Dr. Julio Frenk, the former Mexican health minister who is the new dean of Harvard's School of Public Health, happened to be home in Mexico City over the weekend as the swine flu outbreak worsened. He spent Monday meeting with Mexican health officials, and offering whatever help the Mexicans might need from Harvard's epidemiological experts.
I wrote an article in today's Globe about Frenk's sense of the crisis, and his view that Mexico's elaborate national health surveillance system had helped identify the new swine flu virus relatively quickly. Frenk also noted that the entrenched Mexican tradition of self-medicating to treat symptoms of illnesses may have played a role in delaying more effective treatment for some victims. The flu responds well to anti-viral medication, but only if administered quickly.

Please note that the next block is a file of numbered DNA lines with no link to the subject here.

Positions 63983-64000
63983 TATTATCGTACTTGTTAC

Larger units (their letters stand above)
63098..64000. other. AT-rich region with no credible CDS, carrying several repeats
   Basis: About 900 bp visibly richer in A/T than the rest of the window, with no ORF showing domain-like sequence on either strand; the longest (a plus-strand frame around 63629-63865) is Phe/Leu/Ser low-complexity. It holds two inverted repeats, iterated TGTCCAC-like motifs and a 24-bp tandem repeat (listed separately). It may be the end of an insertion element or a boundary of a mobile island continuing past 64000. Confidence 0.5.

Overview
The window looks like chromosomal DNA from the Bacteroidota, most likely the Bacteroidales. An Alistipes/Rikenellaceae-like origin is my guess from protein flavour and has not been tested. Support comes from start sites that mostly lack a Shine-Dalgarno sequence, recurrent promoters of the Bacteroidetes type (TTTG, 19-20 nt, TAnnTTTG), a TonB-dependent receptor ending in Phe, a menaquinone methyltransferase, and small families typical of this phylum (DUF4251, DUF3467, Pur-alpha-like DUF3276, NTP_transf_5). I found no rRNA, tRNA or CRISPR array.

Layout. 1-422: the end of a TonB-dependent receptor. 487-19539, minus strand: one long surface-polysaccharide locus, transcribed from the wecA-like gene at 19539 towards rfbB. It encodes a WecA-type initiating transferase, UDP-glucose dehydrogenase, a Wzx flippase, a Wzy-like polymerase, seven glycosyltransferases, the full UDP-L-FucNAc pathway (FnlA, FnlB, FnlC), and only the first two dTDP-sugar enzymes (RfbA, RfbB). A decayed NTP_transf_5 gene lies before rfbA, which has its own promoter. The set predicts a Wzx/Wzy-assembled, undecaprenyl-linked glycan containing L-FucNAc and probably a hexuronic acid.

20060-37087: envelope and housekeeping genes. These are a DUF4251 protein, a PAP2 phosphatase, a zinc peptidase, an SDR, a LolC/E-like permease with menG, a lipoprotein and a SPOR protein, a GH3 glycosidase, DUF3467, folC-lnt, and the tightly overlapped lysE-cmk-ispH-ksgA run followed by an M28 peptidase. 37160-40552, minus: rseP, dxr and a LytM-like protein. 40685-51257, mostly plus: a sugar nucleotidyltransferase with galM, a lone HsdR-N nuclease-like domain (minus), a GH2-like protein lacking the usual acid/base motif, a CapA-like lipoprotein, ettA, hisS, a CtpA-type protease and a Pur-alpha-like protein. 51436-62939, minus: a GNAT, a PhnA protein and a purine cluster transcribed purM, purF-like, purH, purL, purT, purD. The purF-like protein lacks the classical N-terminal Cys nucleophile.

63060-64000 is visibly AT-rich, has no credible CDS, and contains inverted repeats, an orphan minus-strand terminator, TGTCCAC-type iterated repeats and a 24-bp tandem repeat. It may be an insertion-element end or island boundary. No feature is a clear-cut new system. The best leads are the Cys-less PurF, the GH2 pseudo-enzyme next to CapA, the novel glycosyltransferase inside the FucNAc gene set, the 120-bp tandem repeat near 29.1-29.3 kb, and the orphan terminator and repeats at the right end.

You can listen to an audio clip from the interview here. And here's a direct link to the audio player:
About this blog
About James F. SmithJim Smith came home to his native Boston in 2002 to become the Boston Globe's foreign editor after spending 22 years abroad. He was previously based in Buenos Aires and Mexico City for the LA Times, and in Johannesburg, Tokyo and The Hague for the AP. In 2007 he became the Globe's national political editor, coordinating presidential campaign coverage. He is a Yale graduate, and has an MBA. He is married to Maxine Hart and has two sons, Matthew and Daniel.
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